Department of Immunology and Infection, Biomedical Research Institute, Hasselt University, Diepenbeek, Belgium
Phloretin enhances remyelination by stimulating oligodendrocyte precursor cell differentiation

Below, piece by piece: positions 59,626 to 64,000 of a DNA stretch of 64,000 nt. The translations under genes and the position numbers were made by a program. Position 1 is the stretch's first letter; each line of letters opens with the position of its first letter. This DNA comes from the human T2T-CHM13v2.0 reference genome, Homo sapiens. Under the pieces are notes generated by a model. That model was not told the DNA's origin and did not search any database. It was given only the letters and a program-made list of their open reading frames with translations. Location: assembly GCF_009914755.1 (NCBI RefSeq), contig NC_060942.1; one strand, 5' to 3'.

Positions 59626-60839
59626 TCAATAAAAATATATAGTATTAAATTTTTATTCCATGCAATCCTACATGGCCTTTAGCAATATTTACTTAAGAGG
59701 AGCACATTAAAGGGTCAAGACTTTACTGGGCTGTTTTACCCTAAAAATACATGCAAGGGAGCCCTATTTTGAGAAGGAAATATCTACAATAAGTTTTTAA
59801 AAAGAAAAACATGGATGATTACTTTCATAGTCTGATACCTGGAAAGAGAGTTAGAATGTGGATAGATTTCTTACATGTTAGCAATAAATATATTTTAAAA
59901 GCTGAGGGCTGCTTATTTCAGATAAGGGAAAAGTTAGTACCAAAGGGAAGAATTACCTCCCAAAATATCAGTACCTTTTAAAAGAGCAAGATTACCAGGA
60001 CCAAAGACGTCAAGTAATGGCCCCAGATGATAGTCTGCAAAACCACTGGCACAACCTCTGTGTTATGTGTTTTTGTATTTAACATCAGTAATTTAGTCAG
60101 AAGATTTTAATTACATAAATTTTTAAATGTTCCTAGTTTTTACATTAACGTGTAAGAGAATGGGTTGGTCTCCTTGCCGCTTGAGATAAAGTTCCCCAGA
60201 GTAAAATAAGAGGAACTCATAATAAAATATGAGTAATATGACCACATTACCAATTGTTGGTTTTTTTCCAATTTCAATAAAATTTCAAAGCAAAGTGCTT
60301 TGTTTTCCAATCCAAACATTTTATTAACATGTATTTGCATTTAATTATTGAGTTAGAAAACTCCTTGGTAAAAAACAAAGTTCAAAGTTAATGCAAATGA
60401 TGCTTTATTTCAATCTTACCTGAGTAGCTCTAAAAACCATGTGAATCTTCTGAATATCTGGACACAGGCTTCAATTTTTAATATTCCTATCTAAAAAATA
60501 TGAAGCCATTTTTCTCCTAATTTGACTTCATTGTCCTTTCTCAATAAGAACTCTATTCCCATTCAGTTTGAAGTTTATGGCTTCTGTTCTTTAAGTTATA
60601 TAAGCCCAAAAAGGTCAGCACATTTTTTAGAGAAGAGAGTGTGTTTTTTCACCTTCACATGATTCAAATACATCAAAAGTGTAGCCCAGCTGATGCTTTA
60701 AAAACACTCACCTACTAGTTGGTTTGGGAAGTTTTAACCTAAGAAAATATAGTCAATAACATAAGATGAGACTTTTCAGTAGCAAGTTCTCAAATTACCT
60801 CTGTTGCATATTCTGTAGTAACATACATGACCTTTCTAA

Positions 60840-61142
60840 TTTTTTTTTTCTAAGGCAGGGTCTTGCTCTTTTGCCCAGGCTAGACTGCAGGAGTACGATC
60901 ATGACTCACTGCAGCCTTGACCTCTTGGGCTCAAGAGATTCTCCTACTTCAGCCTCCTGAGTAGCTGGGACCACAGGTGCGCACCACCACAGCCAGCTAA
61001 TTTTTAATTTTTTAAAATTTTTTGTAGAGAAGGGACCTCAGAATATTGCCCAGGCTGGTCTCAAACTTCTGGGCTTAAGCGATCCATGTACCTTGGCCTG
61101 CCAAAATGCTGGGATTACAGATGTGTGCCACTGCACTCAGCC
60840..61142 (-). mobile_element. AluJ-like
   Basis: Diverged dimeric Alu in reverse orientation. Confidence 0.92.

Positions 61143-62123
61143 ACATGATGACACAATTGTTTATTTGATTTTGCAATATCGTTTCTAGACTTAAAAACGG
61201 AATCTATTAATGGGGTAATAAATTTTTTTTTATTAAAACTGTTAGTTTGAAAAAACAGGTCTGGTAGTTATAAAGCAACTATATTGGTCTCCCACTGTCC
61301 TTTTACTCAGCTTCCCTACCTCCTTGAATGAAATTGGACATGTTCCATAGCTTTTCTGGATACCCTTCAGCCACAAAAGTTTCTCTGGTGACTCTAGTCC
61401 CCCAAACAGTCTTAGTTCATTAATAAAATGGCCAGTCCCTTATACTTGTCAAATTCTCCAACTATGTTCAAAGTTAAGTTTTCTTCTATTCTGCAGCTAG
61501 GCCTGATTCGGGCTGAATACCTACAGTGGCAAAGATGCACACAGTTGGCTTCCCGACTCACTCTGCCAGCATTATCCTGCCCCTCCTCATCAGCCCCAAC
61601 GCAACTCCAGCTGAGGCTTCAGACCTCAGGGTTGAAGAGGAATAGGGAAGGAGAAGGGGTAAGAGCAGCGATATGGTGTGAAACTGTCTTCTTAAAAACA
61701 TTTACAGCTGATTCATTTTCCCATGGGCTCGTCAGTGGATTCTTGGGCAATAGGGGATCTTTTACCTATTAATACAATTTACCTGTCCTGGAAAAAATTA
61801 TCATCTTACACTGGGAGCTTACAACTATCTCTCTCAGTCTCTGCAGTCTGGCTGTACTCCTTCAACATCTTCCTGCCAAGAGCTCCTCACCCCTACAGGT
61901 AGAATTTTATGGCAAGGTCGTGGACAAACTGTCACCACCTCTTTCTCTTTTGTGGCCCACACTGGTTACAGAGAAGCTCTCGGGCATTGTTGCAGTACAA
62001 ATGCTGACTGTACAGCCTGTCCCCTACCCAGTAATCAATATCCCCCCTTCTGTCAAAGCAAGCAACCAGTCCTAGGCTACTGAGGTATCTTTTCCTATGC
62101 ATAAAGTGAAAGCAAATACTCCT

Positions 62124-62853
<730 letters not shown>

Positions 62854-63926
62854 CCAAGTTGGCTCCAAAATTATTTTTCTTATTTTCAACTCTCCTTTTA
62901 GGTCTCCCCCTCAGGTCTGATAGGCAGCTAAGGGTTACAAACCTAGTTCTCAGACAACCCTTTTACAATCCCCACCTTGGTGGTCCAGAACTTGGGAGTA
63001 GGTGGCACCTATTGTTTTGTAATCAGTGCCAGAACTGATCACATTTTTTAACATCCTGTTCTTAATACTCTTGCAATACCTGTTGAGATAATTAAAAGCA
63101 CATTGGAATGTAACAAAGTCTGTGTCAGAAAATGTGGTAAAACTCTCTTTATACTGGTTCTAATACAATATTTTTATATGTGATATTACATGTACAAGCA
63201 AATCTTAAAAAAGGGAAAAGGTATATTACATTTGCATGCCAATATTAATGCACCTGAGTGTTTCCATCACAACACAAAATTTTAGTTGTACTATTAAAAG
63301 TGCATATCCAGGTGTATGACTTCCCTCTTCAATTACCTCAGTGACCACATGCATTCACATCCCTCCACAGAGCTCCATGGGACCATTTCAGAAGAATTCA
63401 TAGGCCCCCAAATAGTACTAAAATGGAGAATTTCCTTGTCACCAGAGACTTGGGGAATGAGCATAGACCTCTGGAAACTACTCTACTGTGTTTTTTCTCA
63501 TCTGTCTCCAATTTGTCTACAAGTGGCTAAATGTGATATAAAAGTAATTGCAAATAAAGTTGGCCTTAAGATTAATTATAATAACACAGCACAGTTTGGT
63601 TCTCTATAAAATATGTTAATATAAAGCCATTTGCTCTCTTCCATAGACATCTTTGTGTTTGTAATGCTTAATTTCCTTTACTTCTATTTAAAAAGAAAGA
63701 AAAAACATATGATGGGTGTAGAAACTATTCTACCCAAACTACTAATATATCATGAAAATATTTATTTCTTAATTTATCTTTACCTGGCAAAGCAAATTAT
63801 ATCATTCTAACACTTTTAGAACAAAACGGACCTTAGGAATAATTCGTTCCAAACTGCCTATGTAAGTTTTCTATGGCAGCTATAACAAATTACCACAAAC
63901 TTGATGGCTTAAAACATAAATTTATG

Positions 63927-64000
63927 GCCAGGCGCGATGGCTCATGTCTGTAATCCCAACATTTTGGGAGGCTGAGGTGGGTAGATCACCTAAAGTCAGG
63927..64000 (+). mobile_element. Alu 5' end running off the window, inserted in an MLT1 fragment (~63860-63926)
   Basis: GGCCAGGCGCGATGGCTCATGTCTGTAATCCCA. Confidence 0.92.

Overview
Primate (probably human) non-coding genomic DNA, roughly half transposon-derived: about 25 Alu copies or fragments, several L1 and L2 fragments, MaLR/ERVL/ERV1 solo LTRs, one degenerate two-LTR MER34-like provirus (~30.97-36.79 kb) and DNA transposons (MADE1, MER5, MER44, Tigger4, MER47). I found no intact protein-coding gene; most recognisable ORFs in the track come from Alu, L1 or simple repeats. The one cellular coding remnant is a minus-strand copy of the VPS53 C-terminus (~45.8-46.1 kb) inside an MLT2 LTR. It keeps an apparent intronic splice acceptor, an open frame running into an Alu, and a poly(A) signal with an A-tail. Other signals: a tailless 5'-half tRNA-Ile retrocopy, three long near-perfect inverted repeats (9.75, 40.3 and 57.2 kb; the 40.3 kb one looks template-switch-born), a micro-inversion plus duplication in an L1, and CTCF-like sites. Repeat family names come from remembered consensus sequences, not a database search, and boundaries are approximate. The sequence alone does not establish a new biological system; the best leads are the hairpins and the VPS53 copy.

Failure of remyelination underlies the progressive nature of demyelinating diseases such as multiple sclerosis. Why endogenous repair mechanisms frequently fail in these disorders is poorly understood. However, there is now evidence indicating that this is related to an overly inflammatory microenvironment combined with the intrinsic inability of oligodendrocyte precursor cells (OPCs) to differentiate into mature myelinating cells. Previously, we found that phloretin, a flavonoid abundantly present in apples and strawberries, reduces neuroinflammation by driving macrophages toward an antiinflammatory phenotype. Here, we show that phloretin also markedly stimulates remyelination in ex vivo and in vivo animal models. Improved remyelination was attributed to a direct impact of phloretin on OPC maturation and occurred independently from alterations in microglia function and inflammation. We found, mechanistically, that phloretin acts as a direct ligand for the fatty acid sensing nuclear receptor peroxisome proliferator-activated receptor gamma, thereby promoting the maturation of OPCs. Together, our findings indicate that phloretin has proregenerative properties in central nervous system disorders, with potentially broad implications for the development of therapeutic strategies and dietary interventions aimed at promoting remyelination.